Wet Beaver Creek leads to red rock discovery near Phoenix

Nora Burba Trulsson,  – September 12, 2008

On a warm day, my kids love to hike the Bell Trail along Wet Beaver Creek. They couldn’t care less about the gorgeous vistas of high Sonoran Desert – they’re more interested in our destination: a cool, shady swimming hole a little more than 3 miles in.

The trail and the creek are part of the Coconino National Forest and the adjacent Wet Beaver Creek Wilderness Area, an easy drive from Phoenix. The same paved road, Forest Road 618, that takes you 2 miles off Interstate 17 to the trailhead continues another half mile to a picnic area. Continue an additional half mile and you’ll find a petroglyph site. An excursion to Wet Beaver Creek can occupy a full day, so before leaving we make sandwiches for a picnic, and we stop on the way to pick up homemade muffins, cinnamon rolls, sodas, melons, and other fruit from Maxfield’s Produce (9655 Cornville Rd.; 928/634-2542) in nearby Cornville.

The Bell Trail was originally built in the 1930s by rancher Charles Bell to move his cattle up to cooler grazing grounds in the summer. It rambles on for another 8 miles past the swimming hole, climbing to a high, grassy plateau. The first several miles of the easy-to-moderate trail parallel the creek, a lush riparian oasis of cottonwoods and sycamores that’s a stark contrast to the red rock desert.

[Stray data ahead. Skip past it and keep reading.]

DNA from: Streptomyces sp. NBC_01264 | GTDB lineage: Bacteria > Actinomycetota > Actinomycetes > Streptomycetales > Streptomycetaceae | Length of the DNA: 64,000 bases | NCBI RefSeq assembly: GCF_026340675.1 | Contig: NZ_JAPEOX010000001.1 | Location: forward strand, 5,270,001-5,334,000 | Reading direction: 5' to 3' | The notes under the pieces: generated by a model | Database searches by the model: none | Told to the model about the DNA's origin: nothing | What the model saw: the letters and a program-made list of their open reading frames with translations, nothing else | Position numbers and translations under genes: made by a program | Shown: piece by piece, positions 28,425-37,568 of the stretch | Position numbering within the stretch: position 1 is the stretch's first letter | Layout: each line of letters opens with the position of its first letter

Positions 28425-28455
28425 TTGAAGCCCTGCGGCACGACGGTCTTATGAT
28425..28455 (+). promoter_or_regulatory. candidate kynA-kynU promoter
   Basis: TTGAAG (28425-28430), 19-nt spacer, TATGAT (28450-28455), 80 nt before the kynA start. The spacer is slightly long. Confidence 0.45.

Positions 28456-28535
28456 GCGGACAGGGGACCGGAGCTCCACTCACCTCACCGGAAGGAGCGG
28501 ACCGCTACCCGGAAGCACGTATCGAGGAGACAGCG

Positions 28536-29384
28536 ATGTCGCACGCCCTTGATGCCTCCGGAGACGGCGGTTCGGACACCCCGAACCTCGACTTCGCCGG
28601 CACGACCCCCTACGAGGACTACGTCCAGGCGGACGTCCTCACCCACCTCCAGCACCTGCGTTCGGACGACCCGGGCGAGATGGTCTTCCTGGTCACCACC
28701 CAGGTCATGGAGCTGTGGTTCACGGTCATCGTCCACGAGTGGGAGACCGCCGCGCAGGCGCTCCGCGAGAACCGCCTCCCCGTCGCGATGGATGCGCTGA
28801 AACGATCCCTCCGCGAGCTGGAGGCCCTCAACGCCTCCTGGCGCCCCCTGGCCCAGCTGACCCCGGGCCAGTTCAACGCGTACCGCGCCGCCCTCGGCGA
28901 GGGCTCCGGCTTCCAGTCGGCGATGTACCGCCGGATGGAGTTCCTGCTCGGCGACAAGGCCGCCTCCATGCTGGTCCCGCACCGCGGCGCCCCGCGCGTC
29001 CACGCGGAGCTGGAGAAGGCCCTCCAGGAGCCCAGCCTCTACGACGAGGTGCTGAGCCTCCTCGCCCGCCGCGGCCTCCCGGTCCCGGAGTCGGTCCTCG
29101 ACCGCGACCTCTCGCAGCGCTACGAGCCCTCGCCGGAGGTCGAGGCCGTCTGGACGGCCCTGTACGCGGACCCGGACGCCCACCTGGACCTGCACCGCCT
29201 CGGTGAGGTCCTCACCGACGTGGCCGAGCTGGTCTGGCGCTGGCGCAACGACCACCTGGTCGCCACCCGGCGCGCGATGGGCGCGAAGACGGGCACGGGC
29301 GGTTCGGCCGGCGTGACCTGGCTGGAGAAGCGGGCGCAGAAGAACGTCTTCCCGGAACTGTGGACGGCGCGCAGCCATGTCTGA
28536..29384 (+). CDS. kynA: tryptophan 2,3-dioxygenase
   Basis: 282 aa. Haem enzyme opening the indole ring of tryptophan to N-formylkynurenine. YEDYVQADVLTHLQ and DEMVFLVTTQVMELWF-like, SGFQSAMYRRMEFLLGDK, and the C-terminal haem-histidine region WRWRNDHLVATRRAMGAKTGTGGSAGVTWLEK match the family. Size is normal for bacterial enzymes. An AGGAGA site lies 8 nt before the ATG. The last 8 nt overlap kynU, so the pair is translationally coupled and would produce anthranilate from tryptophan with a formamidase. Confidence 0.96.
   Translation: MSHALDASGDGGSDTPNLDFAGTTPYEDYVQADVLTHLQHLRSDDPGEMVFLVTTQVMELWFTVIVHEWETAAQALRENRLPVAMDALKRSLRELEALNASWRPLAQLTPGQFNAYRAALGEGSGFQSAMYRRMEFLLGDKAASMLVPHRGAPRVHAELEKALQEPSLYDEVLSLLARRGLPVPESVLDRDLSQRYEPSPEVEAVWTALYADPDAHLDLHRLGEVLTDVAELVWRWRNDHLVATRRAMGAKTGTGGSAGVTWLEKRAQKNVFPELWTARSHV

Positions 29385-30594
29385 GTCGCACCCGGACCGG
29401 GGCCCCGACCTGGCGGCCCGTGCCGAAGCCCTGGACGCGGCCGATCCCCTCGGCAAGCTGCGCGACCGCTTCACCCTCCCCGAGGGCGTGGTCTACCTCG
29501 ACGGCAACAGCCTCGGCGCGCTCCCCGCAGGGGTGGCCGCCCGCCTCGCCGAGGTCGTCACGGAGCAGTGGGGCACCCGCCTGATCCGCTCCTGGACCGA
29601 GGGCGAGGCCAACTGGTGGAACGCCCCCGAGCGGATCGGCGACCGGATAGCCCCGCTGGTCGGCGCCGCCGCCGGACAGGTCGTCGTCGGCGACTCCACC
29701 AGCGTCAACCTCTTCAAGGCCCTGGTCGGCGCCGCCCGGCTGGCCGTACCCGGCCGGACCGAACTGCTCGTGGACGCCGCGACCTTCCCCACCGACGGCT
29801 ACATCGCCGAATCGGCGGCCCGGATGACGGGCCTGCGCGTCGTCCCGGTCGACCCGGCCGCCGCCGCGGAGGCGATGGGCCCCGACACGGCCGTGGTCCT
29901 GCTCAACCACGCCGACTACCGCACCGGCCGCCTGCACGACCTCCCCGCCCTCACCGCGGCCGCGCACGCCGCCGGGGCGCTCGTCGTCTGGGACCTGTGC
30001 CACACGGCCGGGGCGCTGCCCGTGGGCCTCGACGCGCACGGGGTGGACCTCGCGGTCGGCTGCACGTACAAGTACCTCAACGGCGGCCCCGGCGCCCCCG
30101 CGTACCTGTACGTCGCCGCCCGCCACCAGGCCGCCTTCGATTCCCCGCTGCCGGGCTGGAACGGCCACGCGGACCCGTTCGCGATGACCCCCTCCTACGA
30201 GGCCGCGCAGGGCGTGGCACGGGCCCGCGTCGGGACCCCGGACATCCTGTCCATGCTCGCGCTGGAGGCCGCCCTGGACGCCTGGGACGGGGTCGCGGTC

Known informally as the Crack, the swimming hole is a wide, deep stretch of creek where you can wade in for a swim (be aware that cliff diving is dangerous). After a dip, you can picnic on sandstone cliffs, or dry out on the walk back to the trailhead and have lunch in the picnic area farther along the road. There are no rest rooms or water, but tables are nestled on the shady banks of the creek. Keep your eyes peeled for herons and deer.

Round out your day up the road in the petroglyph site at V-Bar-V Rock Art (9:30-3:30 Fri-Mon; $5 per vehicle). A docent will point out many of the hundreds of petroglyphs pecked out on a rock wall between 1150 and 1400 by Sinagua Indian creek dwellers.


WHERE: From Phoenix, head 95 miles north on I-17; from exit 298, head east on Forest Road 618.

FYI: Bring water, food, and sun protection.

CONTACT: Red Rock Ranger Station, www.redrockcountry.org or (928) 282-4119.

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